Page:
My tenth NaNoWriMo is officially over. I am happy to say I completed the 50K words with a little to spare. But I must admit that it wasn’t easy.
In October, when I was thinking about what I would write in November, I was excited to try something new. So much so that I got a bit overly ambitious. I was going to write in a different genre! Yes! Noir! Brilliant! Set in Los Angeles! Of course! In 1952! Why not!
However, October’s exuberance quickly fizzled as the reality of what it would take to write this story sank in. Not only would I need to learn a new genre structure, but I’d also be knee deep in research, historical research, which on the abstract level appealed to my training, but which proved to be time-consuming and frustrating. In general, the digital age has made research more accessible, but there are times when one really needs to go the library, and this turned out to be one of those times.
But I didn’t have enough hours in the day to do that kind of research, so I did my best Googling and then put a “fact check” comment in the margin and moved on, trying to understand these new characters I’d created. And they were tough to get to know. I was looking at my story-board and constantly asking “What do you want?” “How do you feel?” They weren’t the familiar characters of my Northern Skies trilogy that I have been working with since 2009. These new characters were an enigma to me, and I didn’t have time for that. I was on a deadline. 1667 words a day!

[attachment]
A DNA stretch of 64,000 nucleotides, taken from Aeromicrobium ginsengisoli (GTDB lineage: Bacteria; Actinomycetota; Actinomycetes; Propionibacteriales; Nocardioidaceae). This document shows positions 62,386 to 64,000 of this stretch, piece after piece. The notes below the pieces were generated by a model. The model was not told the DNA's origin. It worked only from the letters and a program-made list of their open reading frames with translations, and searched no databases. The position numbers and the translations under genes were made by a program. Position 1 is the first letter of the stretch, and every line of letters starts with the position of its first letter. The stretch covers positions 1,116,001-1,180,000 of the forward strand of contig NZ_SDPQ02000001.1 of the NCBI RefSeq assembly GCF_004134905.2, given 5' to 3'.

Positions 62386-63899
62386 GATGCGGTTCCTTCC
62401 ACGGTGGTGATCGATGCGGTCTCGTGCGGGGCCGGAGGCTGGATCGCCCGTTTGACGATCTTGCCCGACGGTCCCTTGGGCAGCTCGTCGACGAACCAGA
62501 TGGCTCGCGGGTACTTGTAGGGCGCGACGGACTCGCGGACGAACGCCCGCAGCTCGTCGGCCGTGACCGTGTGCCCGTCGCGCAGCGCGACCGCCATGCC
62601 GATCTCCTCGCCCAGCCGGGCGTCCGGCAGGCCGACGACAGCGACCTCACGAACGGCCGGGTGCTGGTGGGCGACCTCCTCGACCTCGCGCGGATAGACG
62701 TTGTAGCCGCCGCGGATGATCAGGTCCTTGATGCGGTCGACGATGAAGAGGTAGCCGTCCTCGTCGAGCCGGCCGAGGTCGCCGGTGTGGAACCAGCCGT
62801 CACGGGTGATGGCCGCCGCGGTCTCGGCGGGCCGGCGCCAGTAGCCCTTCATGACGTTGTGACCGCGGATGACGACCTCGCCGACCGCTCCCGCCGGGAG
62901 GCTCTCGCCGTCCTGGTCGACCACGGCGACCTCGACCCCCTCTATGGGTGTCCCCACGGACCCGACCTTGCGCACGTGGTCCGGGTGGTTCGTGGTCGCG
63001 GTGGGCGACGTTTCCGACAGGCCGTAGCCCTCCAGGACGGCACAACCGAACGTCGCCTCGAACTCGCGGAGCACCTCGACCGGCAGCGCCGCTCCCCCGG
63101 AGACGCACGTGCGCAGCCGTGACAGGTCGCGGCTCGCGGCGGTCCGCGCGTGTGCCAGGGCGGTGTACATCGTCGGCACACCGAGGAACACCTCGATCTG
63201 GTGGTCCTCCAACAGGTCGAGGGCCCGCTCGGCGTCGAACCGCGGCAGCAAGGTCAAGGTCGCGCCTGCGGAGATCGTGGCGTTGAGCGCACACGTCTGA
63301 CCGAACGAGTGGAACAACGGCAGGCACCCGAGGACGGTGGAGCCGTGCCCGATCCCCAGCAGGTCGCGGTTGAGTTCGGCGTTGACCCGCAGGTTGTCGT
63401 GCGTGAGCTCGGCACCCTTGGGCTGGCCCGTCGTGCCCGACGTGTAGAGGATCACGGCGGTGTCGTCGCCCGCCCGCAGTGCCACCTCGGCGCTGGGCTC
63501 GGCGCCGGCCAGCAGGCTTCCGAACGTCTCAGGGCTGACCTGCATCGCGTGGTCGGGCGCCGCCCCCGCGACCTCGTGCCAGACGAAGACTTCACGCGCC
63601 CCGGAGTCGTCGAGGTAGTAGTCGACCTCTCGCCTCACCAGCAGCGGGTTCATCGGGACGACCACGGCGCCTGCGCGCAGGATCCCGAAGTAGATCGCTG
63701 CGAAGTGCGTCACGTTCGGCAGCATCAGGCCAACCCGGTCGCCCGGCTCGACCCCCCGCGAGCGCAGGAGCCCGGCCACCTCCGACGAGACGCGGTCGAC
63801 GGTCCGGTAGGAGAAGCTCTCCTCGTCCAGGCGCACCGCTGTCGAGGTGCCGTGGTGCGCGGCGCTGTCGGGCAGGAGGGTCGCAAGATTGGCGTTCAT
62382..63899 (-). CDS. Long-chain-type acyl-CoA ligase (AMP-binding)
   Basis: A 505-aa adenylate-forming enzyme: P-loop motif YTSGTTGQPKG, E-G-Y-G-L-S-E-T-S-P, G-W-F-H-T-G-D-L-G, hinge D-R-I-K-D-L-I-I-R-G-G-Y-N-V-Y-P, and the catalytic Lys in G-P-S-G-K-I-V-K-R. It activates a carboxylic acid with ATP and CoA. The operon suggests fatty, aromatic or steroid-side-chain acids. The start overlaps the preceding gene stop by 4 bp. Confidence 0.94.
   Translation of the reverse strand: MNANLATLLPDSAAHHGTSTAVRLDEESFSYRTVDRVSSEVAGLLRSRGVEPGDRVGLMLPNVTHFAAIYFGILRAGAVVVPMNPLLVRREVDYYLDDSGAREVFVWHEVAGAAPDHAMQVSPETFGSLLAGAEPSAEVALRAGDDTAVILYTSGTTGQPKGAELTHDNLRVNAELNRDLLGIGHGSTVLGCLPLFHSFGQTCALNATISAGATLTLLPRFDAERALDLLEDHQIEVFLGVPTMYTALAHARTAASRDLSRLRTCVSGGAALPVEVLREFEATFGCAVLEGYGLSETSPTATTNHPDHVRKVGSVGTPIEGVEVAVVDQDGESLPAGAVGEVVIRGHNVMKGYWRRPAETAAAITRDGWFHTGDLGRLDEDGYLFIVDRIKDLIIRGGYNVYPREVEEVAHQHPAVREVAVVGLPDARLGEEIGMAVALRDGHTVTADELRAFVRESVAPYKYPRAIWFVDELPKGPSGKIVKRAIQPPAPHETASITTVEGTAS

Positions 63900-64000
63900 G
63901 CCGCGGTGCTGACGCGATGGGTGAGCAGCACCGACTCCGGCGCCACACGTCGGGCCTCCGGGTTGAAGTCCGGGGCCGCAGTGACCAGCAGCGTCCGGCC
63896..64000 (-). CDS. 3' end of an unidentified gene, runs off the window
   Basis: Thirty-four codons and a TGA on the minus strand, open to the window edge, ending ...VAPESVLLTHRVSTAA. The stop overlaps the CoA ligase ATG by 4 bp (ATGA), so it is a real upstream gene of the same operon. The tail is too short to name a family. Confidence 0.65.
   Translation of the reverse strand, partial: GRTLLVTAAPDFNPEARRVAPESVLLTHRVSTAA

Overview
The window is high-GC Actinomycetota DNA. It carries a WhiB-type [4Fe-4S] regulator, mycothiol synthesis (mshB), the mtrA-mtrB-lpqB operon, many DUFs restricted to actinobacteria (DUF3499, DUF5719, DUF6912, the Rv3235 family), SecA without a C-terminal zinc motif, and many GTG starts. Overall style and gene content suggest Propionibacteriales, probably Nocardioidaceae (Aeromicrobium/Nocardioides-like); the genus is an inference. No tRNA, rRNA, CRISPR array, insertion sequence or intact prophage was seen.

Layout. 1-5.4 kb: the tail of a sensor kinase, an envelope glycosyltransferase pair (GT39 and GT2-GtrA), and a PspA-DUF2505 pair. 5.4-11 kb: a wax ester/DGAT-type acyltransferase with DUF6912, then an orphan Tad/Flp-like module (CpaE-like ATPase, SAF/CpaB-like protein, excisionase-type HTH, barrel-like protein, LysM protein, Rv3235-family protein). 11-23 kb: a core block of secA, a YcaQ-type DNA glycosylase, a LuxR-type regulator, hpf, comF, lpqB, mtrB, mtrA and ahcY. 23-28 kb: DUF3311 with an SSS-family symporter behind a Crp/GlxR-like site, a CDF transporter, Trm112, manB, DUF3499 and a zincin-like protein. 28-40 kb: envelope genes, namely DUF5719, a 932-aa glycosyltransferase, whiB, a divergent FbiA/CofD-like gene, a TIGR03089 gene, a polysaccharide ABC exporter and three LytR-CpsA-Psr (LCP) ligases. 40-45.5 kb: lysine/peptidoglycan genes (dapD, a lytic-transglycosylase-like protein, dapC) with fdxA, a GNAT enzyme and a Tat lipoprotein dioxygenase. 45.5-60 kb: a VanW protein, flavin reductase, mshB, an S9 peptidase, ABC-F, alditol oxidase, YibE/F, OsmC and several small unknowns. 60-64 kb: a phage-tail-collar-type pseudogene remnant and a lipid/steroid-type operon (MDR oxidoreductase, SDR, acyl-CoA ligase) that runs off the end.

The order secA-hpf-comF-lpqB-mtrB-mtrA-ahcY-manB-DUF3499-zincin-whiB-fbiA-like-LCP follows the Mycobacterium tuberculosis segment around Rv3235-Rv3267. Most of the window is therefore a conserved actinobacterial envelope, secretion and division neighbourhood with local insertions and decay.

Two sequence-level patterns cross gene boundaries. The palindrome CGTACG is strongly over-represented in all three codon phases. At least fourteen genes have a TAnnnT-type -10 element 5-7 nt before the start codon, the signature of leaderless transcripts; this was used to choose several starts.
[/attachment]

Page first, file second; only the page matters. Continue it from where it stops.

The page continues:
(The Lazarette Man: Partial storyboard inspiration. Clockwise starting top left: Lew Ayres, Palos Verdes Peninsula circa 1924, beach club Pines Fire Island, Alice Brady, Paul Robeson)
Somehow we all managed to make it across the finish line on November 30th. Well, not all. It is a hard-boiled detective story. Someone’s got to die. But for those characters who made it, they were wiser for the experience, scarred, but wiser, much like their author.
Today, however, is December 1st. The Lazarette Man, my first attempt at noir is in a folder in the filing cabinet. The story needs, at least, 30k more words to make it a viable project. But that can wait a good long while. Someday in the future, I may pull it back out and decide that it is something that deserves a second look, but even if I don’t, it was a great opportunity to experiment and try something new.